KPP scrambles up some serviceable J-Pop…

The whole ‘Wacky Japan’ trope has become a bit tiresome – and us enthusiasts of Japanese pop culture are always keen to explain that Japan counts for more than a collection of bizarre visuals and perverse humour. But then Kyary Pamyu Pamyu rocks up with a new release and everyone is suddenly forced to reevaluate what ‘wacky’ really means.

Keeping to a tradition of seasonly-themed previous releases, the latest offering ‘Easta’ is, as you can expect, dedicated to the traditional springtime celebration of rabbits and eggs. There’s a bit of wordplay at work here as the song title can be read as “Ii Suta” which is Japanese for “it’s alright”.

But things are far from alright in the Kingdom of the Eggs that’s unveiled in the video for ‘Easta’. Looking like the mutant offspring of the California Raisins, the egg citizens of this world will creep the living hell out of you – and when KPP heads off into the wilderness with the city exploding behind her, you can’t help but notice the knowing smirk on her face.

It’s a video that’s packed with nightmare fuel, from the smashed egg people littering the street to Kyary’s faceless profile, it could almost be a commentary on Twitter culture. Then fried eggs appear out of the sky to abduct capybaras and no one knows what the hell is going on anymore.

Expect this to appear by your bed at 3am…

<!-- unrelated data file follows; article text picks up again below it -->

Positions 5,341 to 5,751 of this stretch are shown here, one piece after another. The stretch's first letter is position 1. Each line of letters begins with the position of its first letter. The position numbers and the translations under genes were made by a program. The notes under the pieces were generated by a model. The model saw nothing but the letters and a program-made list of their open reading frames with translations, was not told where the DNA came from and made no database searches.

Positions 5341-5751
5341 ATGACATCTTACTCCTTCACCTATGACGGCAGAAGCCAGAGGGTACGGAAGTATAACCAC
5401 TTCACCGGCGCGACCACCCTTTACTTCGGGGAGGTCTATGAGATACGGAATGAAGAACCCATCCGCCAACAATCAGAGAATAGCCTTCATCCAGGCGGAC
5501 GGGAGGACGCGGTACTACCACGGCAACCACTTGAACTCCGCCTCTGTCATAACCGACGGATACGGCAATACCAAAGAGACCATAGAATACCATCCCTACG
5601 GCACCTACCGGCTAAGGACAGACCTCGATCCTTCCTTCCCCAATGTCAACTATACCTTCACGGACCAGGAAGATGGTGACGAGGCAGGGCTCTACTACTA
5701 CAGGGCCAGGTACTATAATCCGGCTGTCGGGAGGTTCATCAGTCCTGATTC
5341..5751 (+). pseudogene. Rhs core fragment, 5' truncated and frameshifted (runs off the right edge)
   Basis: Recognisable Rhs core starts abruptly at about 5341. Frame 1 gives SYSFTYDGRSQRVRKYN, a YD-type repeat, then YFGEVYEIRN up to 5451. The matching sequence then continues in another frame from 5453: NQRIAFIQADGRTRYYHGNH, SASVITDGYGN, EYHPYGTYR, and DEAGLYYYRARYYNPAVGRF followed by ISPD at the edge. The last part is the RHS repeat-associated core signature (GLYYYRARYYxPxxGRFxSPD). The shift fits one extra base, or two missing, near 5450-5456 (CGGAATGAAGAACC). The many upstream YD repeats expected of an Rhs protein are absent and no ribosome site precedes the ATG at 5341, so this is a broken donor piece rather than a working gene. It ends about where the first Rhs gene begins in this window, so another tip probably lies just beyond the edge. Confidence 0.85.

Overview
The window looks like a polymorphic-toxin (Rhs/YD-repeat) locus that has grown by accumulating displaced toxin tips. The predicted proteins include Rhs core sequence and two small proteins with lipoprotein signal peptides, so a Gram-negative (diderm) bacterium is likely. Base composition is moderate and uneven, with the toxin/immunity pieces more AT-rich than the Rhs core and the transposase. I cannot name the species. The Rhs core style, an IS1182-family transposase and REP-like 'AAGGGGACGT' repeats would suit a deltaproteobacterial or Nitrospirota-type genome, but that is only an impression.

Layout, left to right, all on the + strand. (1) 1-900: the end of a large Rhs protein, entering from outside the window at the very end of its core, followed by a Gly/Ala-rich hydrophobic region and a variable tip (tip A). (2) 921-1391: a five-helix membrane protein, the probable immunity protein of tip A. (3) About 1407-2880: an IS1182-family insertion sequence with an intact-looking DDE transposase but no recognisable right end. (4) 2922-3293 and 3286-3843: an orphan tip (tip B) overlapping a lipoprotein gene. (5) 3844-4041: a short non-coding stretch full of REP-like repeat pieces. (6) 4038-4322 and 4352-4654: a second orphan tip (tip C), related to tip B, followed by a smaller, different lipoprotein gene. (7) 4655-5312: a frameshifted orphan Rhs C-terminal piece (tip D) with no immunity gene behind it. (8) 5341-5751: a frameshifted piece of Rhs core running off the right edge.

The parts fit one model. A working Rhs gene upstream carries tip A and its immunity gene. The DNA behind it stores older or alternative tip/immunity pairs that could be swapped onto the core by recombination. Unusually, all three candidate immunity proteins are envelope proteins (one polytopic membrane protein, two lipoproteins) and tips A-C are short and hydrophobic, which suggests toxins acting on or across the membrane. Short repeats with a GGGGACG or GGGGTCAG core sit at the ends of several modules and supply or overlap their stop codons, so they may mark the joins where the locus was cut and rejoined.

In the middle of all this madness there is, of course, a song. KPP has come in for some criticism for recent releases and there appeared to be a point where writer/producer Yasutaka Nakata was treading water somewhat with songs such as ‘Mondai Girl’ and ‘Crazy Party Night’. But the euphoric pop of ‘Sai & Co.’ and the evocative melodies of ‘Harajuku Iyahoi’ were a ‘stunning return to form’ as a well-overused press comment goes (they also boasted amazing videos).

‘Easta’ isn’t really knocking one out of the park here. It’s got an unusual sound with the use of celtic/reedy melodic elements, but it’s a bit pedestrian compared to previous KPP outings – and is also not a million miles away from ‘Pamyu Pamyu Revolution’.

‘Easta’ marks Kyary’s 14th single, which shows that she’s managed to have some staying power in the years since ‘PON PON PON’. It may not be a classic, but as KPP’s recording output has shown, there’s always a banger in the pipeline somewhere.